In low light, you also lose with non-cinema lenses in that the affordable stills lenses become less sharp with wide-open aperture settings. So with a f1.4 lens, your sharpness and contrast sweet spot may start at about f2. This is the logic of buying the fastest lenses you can for adaptors, not the razor-thin depth-of-field you can achieve with them wide-open. Try to light so that your front-end lenses are in the ballpark of f3.5.

At f4, you might risk some artifacts in some conditions with some lenses. It seems that artificial lighting is kinder to adaptors than outdoors.

A mattebox with flags and ND filters is preferable over camera internal ND filtering for managing exposure outdoors, also for keeping stray direct light from hitting the lens. It is desirable to maintain both your front-end lens in its sweet spot of about f3.5 to the limit of f5.6 and your camcorder iris in the zone f4 - f6.3 or thereabouts.

If your camera does not provide you with a shutter speed control option, outdoors you may be forced to use internal ND filtering to force an automatic shutter speed to be slower. 1/50th - 1/60th is best and is consistent with film camera shutter speeds. Hopefully the camera does not gain up instead of slowing the shutter speed.


So in short. A golden rule which should be broken when needs must :-

Front-end lens - as fast a lens as you can afford to buy.
Set iris - f2 - f3.5 unless you want razor thin DOF.
Shutter - 1/50th-1/60th sec.
Gain - 0db if possible. ( Some camcorders are apparently less than honest and are already gained-up at 0db. More = noise. ).
Use external ND filters or in-camera ND to maintain camera lens iris in the zone f4 - f6.3.
Avoid shooting against light without mattebox and flags. Direct light on front of lens causes unwanted flare. ( A sort-of DP's 1.01)
Avoid high bright midday overcast outdoors conditions for wide-shots if possible.
Sunrise - 0900am and 1600pm - sunset are nice times for outdoors imaging at geographical Latitude 32 degrees.


The lighting techniques you learn to use with an adaptor are equally valid in making vision direct-to-camera acceptable.

Relating to adaptors, although they may now embrace the new Canon 7D and 5D DLSR cameras, Philip Bloom and Tom Guilmette are worth reading on the subject of 35mm adaptors. They both have websites, www.philipbloom.co.uk and Tom's I cannot recall. Both have clips on YouTube and Vimeo.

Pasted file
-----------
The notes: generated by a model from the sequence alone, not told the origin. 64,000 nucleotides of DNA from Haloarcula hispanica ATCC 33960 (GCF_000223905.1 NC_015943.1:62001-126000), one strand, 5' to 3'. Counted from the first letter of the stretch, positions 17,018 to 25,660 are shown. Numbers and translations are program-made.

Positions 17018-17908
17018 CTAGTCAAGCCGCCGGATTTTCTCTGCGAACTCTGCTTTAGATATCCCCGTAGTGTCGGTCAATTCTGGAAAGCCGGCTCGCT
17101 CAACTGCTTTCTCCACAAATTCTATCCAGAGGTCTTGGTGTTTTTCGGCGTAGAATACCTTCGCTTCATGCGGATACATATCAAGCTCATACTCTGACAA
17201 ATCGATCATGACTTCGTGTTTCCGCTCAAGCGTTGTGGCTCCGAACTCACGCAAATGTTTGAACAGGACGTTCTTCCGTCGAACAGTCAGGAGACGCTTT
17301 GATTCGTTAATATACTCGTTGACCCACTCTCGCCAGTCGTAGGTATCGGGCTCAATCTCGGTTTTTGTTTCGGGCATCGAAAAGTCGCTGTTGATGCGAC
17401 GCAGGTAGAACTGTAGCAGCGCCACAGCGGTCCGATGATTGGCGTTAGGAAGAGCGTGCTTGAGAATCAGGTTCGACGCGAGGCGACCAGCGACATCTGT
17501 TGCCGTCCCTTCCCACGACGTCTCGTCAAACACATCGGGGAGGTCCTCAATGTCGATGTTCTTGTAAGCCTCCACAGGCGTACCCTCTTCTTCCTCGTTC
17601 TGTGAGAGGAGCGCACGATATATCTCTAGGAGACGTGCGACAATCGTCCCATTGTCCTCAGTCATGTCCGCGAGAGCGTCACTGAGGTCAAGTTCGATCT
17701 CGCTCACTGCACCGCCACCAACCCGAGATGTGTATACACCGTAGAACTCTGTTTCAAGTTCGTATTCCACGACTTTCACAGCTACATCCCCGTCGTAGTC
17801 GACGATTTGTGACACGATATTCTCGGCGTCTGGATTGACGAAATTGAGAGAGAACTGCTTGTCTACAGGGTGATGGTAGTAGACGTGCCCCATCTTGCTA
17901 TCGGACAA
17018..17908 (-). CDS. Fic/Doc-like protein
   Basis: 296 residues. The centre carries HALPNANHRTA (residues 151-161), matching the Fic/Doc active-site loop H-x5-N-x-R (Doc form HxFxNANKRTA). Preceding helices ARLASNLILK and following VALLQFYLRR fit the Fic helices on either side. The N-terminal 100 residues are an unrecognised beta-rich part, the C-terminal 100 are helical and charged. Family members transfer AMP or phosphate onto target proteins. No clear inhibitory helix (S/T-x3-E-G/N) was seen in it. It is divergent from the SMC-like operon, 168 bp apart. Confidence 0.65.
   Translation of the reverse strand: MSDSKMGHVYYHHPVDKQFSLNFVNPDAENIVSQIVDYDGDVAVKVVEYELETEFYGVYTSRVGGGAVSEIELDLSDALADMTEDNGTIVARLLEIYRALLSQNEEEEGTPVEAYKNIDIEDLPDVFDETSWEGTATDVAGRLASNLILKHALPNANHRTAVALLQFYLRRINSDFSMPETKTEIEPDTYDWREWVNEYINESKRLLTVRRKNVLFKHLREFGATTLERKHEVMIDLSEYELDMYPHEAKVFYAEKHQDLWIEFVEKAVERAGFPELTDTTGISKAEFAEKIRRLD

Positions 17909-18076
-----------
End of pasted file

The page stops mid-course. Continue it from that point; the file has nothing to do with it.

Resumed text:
There are DPs who participate here, Chris Barcellos and Charles Papert are two who spring to mind who have been generous with their information.

Ted Ramasola is also worth looking up. He built an adaptor for medium format lenses and used it successfully on a JVC GY-HD series camera. He is of a family which has worked stills cameras and portraiture for three generations.

These are people who make a living at this craft. Me, - I am more of a tourist and tinkerer.

Last edited by Bob Hart; July 12th, 2010 at 01:56 AM. Reason: error
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Old September 19th, 2010, 04:43 PM   #6
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Quote:
Relating to adaptors, although they may now embrace the new Canon 7D and 5D DLSR cameras, Philip Bloom and Tom Guilmette are worth reading on the subject of 35mm adaptors. They both have websites, Philip Bloom - DP, Director, Filmmaker and Tom's I cannot recall. Both have clips on YouTube and Vimeo.
Those guys may be embracing the DSLR technology, but if you're ever serious about getting your stuff broadcast, stick with the Camcorders + Letus for now. CMOS chips have lots of issues and the footage is getting rejected by the networks because of artefacts. aliasing, moire and rolling shutter issues.

Our independent company on a recent commission has been instructed that no more than 20% of footage will be acceptable for clips taken with DSLRs. The XH A1 + Letus? No problem.

DOF adapters aren't dead yet! DSLRs are fine if you're amateur or making corporate / non-broadcast material.